The authors use this information to predict the number of collisions with dark matter clumps of various masses over the lifetime of a stellar stream. They find that for the lowest mass dark matter particles a typical stream has only a couple collisions. However, for the heaviest particles the stream would collide with more like 50 clumps. They then simulate this process with the expected number of collisions to see the final density of stars along the stream.

Figure 4 shows the expected density resulting from these simulations. They find that heavy cold dark matter does indeed produce more small gaps. Interestingly, they also see that a larger number of collisions does not just lead to more gaps, but pushes the stars toward the center of the stream (to the right of these plots). This means that instead of simply looking for individual gaps caused by single collisions, perhaps the best way to study the effect of dark matter clumps is by looking at the variations in density along the entire stream.

Figure 4. Density variations along stellar streams caused by collisions with dark matter clumps. The x-axis shows the length along the stream, and the y-axis shows the ratio between the density of a stream that has collided with dark matter clumps and one that has not. This means that if there were zero dark matter clumps, the density would be equal to 1. The left panel shows the expected variations for light warm dark matter. The right panel shows heavy cold dark matter. Each line is an individual simulation of a stellar stream and the red line is the example they use to make predictions for LSST. The heavy cold dark matter model predicts more, smaller clumps. The streams on the right therefore have more, smaller gaps, and have a buildup of stars towards the center of the stream (righthand edge of the plot). (Source: Figure 3 in the paper.)

The next step is to determine whether upcoming telescopes will be able to detect this difference in density. In particular, the Large Synoptic Survey Telescope (LSST) will be a powerful tool for studying stellar streams – it will observe a large fraction of the sky over 10 years and will be able to see much fainter objects than its predecessors. The authors use this information about the faintness limit of LSST to determine how well it will be able to observe the density along a typical stellar stream, and how well we will be able to use this data to distinguish between dark matter models.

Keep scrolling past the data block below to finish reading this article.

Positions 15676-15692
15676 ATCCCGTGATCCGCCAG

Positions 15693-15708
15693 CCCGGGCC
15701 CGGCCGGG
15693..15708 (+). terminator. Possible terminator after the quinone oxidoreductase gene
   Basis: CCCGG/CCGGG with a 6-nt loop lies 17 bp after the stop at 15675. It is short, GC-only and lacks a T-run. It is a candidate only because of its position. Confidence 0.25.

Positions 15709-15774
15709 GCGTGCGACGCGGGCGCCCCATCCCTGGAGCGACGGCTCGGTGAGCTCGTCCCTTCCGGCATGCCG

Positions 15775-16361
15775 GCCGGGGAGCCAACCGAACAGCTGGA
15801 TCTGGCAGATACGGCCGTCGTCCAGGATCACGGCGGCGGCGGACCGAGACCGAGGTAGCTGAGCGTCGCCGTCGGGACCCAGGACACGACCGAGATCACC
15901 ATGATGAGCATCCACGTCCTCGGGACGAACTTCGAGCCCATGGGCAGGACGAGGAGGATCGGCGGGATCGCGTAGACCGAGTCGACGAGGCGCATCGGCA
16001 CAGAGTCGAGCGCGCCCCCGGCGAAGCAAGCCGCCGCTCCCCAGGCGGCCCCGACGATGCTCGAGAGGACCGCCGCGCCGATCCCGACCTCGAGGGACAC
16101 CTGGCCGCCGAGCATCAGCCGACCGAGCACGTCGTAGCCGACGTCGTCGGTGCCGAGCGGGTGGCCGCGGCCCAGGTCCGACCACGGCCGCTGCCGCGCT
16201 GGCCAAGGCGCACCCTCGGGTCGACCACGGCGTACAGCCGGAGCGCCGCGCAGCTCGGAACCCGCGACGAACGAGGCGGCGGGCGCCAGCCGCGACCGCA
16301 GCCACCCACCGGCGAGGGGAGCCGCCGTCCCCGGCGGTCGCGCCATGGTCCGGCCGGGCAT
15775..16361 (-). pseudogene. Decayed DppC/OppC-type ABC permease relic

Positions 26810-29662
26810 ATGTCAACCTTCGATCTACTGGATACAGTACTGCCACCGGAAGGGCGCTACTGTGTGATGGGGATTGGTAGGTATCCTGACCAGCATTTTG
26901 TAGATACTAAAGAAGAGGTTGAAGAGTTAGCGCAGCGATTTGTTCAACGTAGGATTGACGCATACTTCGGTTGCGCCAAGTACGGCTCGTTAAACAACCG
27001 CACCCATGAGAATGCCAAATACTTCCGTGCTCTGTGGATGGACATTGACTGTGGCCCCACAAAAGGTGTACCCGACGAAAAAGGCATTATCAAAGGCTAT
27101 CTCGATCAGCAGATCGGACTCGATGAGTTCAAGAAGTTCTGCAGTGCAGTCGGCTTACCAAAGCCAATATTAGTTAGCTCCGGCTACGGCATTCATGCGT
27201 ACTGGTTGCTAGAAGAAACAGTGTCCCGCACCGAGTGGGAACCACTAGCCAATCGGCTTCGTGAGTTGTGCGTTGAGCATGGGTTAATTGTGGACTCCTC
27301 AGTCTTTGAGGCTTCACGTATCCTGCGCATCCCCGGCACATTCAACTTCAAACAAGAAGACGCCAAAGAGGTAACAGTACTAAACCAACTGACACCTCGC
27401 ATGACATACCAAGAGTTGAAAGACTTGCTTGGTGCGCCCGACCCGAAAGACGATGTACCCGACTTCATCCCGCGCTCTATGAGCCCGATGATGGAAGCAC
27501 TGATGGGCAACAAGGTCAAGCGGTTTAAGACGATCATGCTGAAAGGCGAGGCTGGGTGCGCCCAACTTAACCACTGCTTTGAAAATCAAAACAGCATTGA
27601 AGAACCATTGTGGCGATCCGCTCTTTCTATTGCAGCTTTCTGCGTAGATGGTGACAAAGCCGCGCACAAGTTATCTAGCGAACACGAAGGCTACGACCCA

They find that LSST should allow us to distinguish between warm and cold dark matter and to definitively rule out certain models! This is an exciting prediction – these invisible clumps of dark matter have long been predicted, but remain undetected. With their detection we will be able to settle long-standing questions about whether our galaxy really does match the predictions of the standard cold dark matter model. Of course, real data is always more complex than theoretical predictions, and powerful new telescopes like LSST always bring new and unexpected challenges. When LSST sees first light in a few years it will be exciting to see how much we can learn about stellar streams and the nature of dark matter!

About Nora Shipp

I am a 2nd year grad student at the University of Chicago. I work on combining simulations and observations to learn about the Milky Way and dark matter.